(HOST) When commentator Peter Gilbert was traveling in rural Asia and Africa thirty years ago, the people he met tended to associate the United States with three famous Americans. The names they mentioned might hold a lesson for former White House counselor Karen Hughes, as she works to repair the U.S. image abroad.
(GILBERT) In the 1970s, I traveled extensively in Asia and Africa.
I crossed Iran and Afghanistan by dilapidated country bus – from Iran, to the Afghani town of Herat, then southeast, skirting the great Hindu Kush mountain range, to Kandahar (later the Taliban’s headquarters), and then back north to Kabul. Afghanistan was stunning, with spectacular stark landscape and wonderful people. That was before the Soviet invasion in 1979.
In Africa, I was often way off the grid – in villages without electri- city, save the occasional generator. Wherever I went, even at
the end of the road, I invariably found two things – Coca Cola and Singer sewing machines: the machines were often ancient, powered by treadles, but working brilliantly.
In both Africa and Asia, people would ask, with smiles and ges- tures, where I was from. They never heard of “the United States,” but when I said, “America,” they’d reply, “Ah! America!” And then, people who didn’t know a word of English would mention three people whom they associated with “America”: “Lincoln,” “Kennedy,” and “Mohammed” Ali.
For countless – perhaps billions – of people, those three men repre- sented America. They were seen as persons of idealism and vi- sion, people who fought for freedom, for the little guy – who in their minds were mostly nonwhites. Clearly those three men had won their hearts and minds. I expect they knew Lincoln only as the man who had freed the slaves – who were black. Young John Kennedy they knew because he stood on the side of the newly emerging democratic nations (former colonies) of Africa, and his inspiring Inaugural Address spoke not only to his “fellow Ameri- cans,” but also to people around the world, including people in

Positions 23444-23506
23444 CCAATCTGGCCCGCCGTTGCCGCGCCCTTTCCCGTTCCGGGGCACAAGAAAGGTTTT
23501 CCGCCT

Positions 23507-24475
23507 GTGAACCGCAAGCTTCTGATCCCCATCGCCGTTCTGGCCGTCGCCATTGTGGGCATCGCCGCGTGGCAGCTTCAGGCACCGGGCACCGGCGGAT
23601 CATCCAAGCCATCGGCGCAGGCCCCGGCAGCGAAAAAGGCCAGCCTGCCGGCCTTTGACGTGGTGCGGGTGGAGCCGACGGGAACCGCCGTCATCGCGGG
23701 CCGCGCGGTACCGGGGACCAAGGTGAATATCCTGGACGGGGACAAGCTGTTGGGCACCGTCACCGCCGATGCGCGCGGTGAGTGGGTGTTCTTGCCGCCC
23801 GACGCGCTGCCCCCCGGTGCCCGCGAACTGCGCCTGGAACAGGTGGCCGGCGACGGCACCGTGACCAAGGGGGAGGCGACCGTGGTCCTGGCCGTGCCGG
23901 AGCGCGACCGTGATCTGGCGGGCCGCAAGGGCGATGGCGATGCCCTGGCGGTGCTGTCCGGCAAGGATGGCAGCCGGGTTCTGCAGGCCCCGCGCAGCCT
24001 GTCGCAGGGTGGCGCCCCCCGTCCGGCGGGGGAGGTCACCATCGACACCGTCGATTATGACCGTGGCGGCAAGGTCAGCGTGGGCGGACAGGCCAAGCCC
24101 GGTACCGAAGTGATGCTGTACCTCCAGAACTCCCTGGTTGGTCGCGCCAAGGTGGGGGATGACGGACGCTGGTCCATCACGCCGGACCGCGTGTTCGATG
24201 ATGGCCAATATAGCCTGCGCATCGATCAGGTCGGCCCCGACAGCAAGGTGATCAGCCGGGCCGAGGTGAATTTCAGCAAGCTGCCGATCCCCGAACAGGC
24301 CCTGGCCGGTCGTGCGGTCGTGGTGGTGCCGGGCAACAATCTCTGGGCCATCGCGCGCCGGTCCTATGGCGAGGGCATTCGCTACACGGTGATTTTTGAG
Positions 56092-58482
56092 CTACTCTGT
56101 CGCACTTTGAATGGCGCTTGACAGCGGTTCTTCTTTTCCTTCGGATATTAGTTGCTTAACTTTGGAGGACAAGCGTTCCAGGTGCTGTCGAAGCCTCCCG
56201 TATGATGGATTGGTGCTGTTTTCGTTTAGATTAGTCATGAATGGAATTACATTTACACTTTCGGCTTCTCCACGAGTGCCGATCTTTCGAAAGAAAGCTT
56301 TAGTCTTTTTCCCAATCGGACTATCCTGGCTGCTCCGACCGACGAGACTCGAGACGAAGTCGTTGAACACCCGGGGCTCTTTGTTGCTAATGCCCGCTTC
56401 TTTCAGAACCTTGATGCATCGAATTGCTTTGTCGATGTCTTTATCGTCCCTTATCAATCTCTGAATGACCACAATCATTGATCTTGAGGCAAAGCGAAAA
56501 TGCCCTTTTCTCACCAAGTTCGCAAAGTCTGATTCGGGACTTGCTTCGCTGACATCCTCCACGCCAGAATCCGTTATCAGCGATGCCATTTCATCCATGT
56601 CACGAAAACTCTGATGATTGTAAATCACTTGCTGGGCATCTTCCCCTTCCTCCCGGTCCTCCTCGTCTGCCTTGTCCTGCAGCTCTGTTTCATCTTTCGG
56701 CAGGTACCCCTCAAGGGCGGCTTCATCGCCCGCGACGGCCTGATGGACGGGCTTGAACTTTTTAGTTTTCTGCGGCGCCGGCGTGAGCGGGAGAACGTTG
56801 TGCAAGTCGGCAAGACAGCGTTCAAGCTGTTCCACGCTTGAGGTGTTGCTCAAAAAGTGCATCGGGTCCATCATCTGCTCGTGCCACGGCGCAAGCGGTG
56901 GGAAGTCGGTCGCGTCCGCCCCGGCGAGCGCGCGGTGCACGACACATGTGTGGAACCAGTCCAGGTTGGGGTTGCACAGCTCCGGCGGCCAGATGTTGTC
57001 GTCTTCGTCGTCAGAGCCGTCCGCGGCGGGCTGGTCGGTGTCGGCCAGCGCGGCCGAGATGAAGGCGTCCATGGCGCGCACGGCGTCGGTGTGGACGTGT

the developing world. Ali they knew as a sports hero, an African American – and a Muslim, the underdog who became heavy- weight champion of the world – a world champion in more ways than one.
The best way to win the so-called war on terror is to win hearts and minds. The best way to do that may be to make sure that America’s most important export is its inspiring ideals. Not just democracy, but also justice, freedom, equality, and opportunity. That may be what President Bush is trying to do, and he may
yet succeed. But so far, alas, he has won us few friends.
What we’re talking about is what some political scientists call “soft power” – the power of evoking in others a desire to be like you, as distinguished from the hard power of military or economic coercion. President Kennedy started the Peace Corps and Food for Peace, and barefoot people who cannot read still know his name. For Kennedy those programs were idealistic, but also prag- matic in light of the Cold War. Amidst today’s global conflicts and change, perhaps it’s time for similar idealistic and pragmatically generous initiatives.
This is Peter Gilbert in Montpelier.
Peter Gilbert is the executive director of the Vermont Humanities Council.